Slavery, Secession, and War

This is a reply I made to a blog post on

The amusing thing about the Yankee is how susceptible he is to his own propaganda. What’s also amusing is the hysteria exhibited by some when faced with arguments that secession did not need to lead to war, that different portions of the South seceded for different reasons, that there were better ways to end slavery than killing a million Americans, that Lincoln was an inept bungler who missed a golden opportunity to peaceably end slavery in the South by simply refusing to return their runaway slaves. There seems to be an idea that all antebellum Southerners (and, indeed their modern descendents) loved Slavery for its own sake, rather than as a means to an end, and that they always would cling to the institution; that they were, as the trope goes, “always chaotic evil”, and thus deserved to be murdered by invading armies. It’s interesting that those espousing such a view cannot see how odious it is, and presume that any “right thinking person” would gladly join in their violent beliefs (as in “Praise generals Sherman and Grant for every slavery defending southerner they killed. May they [presumably the southerners, not the generals] burn in hell”). There’s also a curious unwillingness to consider the possibility that technological advances would have driven slavery into oblivion as an expensive anachronism, when a cracker with a tractor could work a farm that outyielded the slaveholder with his giant plantation and many slaves.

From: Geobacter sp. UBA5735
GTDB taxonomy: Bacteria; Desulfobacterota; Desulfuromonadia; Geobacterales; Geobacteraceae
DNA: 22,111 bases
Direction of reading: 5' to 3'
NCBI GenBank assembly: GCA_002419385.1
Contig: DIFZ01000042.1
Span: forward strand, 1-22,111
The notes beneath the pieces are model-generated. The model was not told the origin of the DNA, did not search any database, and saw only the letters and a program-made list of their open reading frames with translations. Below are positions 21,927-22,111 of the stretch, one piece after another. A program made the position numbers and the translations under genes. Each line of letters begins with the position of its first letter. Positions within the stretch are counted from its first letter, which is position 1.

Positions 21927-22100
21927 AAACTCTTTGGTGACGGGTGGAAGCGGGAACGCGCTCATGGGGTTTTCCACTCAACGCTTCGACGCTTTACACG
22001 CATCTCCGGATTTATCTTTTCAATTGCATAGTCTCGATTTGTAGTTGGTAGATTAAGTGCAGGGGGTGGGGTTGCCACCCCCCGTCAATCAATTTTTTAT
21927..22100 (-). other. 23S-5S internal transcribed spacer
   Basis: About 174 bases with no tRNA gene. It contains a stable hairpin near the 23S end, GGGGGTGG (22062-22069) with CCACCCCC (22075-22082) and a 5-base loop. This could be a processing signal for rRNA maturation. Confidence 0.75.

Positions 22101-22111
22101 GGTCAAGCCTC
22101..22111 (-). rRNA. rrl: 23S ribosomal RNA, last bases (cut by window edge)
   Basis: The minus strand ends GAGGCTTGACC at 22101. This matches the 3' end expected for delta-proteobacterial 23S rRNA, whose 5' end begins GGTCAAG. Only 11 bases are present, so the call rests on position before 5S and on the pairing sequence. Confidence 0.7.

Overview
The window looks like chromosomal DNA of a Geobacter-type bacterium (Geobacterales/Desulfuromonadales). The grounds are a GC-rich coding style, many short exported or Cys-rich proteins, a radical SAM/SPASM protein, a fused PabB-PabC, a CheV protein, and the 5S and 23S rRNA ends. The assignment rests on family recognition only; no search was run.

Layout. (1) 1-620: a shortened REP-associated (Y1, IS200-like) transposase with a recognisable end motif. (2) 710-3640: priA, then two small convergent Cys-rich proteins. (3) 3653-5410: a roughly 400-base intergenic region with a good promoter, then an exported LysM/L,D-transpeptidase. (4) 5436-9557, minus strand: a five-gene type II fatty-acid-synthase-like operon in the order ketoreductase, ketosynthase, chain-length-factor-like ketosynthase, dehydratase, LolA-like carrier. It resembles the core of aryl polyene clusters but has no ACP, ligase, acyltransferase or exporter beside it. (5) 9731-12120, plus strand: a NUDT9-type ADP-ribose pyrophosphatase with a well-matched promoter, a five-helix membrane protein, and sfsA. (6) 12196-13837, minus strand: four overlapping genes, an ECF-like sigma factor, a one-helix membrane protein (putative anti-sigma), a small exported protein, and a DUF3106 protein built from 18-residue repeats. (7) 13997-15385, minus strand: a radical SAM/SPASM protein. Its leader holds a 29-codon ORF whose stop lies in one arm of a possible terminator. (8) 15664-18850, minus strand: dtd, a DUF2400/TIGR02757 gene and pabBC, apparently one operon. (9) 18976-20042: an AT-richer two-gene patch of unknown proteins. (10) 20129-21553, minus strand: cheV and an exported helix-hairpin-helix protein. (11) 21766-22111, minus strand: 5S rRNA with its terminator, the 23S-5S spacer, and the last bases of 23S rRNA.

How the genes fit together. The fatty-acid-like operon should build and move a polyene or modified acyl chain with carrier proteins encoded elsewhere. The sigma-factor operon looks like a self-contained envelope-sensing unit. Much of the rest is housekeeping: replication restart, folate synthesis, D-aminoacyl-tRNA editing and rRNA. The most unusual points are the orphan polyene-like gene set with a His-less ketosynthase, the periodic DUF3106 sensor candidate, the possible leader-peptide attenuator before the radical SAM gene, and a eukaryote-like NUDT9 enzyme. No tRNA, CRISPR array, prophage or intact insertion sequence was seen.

There is much criticism here for the Southern states’ seceding in order to preserve slavery; I see little criticism for the Northern politicians attempting to preserve slavery in order to stop secession. They passed a Constitutional Amendment (the Corwin Amendment), through both houses of Congress, that preserved slavery forever (it wasn’t ratified, though). I see derision for arguments that the Northern states, opposed as they were to Slavery, did nothing to eradicate it in the slave states that remained in the Union. The much-vaunted “Emancipation Proclamation” merely said that any state willing to give up the fighting, and return to the Union, could keep slavery forever. It’s hard to reconcile that the purpose of the war was to end slavery, when the invading states kept promising never to end it, if the South would just give up on the idea of independence. This point also refutes the argument that the expansion of slavery in the west was the real cause; the purpose of extending slavery into the west would be to maintain power in the FedGov so as to preserve slavery; if the Northern states were willing to pass Constitutional Amendments that preserved slavery forever, then the need to maintain power–for the purpose of preserving slavery–is lessened.